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Should Freedom of Speech Be Absolute?
0What’s This About?

Freedom of speech is considered a fundamental human right by many. Yet, we cannot seem to reach a consensus on its execution. Some argue that limits should be set on certain forms of expression, while others maintain that societies should uphold free speech at all costs. So, which is it? How far should we take free speech? Let’s find out.



This house believes that free speech must be absolute.



Pro


Should Freedom of Speech Be Absolute?12“I agree…”

Free speech should be unrestricted and absolute as it is a crucial component of a functional and diverse society that facilitates civil discourse. We should all be allowed to express any belief, thought, idea, and emotion we hold without being hit with censorship or prosecution, as every person views the world differently, and that’s good. For any democratic society to exist and thrive, there must be an open, honest exchange of ideas, with opposing points of view heard, debated, and ultimately respected. On a political level, free speech can expose and challenge injustice, such as discrimination, inequality, or corruption, and hold those in power to account. It also fosters the development of further knowledge and innovation by allowing us to explore ideas and opinions in an unrestricted fashion. On a more personal level, the freedom to express ourselves however we choose is intrinsic to our personhood and happiness.



Con


Should Freedom of Speech Be Absolute?20“I disagree…”

As important as free speech may be, it should be limited in certain circumstances to maintain the safety, health, and well-being of others. People often invoke the freedom of speech to wash their hands of any negative consequences their statements would bring. Yet their words do nonetheless leave an impact on others. We see this with unsubstantiated and defamatory claims that target and marginalize specific individuals or groups, misleading statements that manipulate public opinion, insensitive remarks that bring psychological harm to victims and survivors of violence, and misinformation that can spark panic and fear in a population. I believe we can justify censorship and regulations in such instances to ensure that people do not exercise free speech in a way that incites hostility and unrest and disrupts public order. It is one thing to express our opinions, but intentionally insulting and hurting someone else is quite another.



Pro

Stifling free expression, even for what some may consider to be a “good” cause, can have a silencing effect on certain groups or individuals, discouraging them from forming and exploring their own opinions and ideas. Furthermore, imposing any limitations on speech is veering into dangerous territory. Attempting to control speech in any way, including insulting or factually incorrect statements, would mean assigning gatekeepers to decide what we can and cannot express in public. But the subjective nature of speech and the lack of consensus on who would be qualified to determine what kind of speech should be limited would make this process ripe for abuse. The lack of clarity makes it very easy for an oppressive government to enforce restrictive laws for political purposes. In any case, just a glimpse at human history would make it plain that there are always dire consequences to limiting free speech.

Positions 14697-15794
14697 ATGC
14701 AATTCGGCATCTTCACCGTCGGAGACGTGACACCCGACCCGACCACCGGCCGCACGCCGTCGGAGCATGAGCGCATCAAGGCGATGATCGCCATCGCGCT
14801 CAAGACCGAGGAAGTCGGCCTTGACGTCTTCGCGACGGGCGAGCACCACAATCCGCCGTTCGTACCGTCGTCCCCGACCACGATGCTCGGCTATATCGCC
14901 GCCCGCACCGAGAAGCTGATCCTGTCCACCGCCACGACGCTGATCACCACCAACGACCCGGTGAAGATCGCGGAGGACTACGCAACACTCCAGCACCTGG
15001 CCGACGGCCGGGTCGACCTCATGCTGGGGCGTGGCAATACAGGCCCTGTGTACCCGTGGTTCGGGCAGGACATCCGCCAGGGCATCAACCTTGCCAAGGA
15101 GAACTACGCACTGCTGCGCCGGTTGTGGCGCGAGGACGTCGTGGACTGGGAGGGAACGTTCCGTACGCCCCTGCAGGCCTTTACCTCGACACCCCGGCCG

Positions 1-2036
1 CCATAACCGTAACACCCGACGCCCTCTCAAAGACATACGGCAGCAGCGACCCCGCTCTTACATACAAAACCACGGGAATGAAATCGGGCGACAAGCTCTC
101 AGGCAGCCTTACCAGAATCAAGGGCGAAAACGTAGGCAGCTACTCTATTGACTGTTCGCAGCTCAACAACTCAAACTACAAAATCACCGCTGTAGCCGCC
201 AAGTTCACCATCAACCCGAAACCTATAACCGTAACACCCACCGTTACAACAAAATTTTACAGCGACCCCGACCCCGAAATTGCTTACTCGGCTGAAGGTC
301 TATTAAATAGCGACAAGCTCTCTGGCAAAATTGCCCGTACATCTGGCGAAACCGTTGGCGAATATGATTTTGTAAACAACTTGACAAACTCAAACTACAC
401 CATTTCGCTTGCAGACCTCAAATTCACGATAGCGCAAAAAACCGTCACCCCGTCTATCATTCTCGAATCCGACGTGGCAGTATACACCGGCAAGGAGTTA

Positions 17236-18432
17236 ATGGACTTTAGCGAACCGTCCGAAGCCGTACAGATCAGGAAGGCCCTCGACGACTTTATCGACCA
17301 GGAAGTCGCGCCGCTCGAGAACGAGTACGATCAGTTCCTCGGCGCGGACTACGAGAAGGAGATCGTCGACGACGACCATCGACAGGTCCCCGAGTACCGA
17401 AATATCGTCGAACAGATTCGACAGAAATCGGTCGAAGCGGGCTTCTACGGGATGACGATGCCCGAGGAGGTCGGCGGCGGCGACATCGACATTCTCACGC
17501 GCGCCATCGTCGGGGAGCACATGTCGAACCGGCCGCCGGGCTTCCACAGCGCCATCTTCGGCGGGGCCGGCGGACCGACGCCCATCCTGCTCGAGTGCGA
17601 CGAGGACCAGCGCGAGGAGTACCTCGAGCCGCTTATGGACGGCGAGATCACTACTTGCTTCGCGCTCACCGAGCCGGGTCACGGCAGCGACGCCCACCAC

Con

Unrestrained free speech would expose vulnerable and easily influenced individuals, such as children and teens, to graphic and violent language and dangerous ideas that could endanger their well-being. By limiting access to these kinds of materials, we would be protecting them from potential harm. In addition, while freedom of expression is a cornerstone of human rights, a free and democratic society requires it to be practiced conjointly with other fundamental rights. Free speech alone can even encourage discrimination and inequality. Any form of communication in speech, writing, or behavior that attacks or uses pejorative or discriminatory language concerning a person or a group based on who they are would isolate people from one another and barricade the progress of minority groups within society. In this case, limiting free speech would help ensure that people are not subjected to socially unjust opinions and prevent further dissemination of fear and hatred.



Judge’s Comments

Both sides have raised some very intriguing points. What do you think about this issue? Where would you place limitations on free speech? Research on your own, and let me know what you think!


Yesel Kang
Copy Editor
 
인쇄기능입니다.
1. What are the main arguments made by the first speech of the pro side?
2. What are the main arguments made by the first speech of the con side?
3. What are the main arguments made by the second speech of the pro side?
4. What are the main arguments made by the second speech of the con side?
 
1. Do you agree with the arguments of the pro side? Explain why or why not.
2. Do you agree with the arguments of the con side? Explain why or why not.
3. Which side has more convincing arguments? Explain your reasoning.
4. Which countries in the world limits freedom of speech? Why do they do so?
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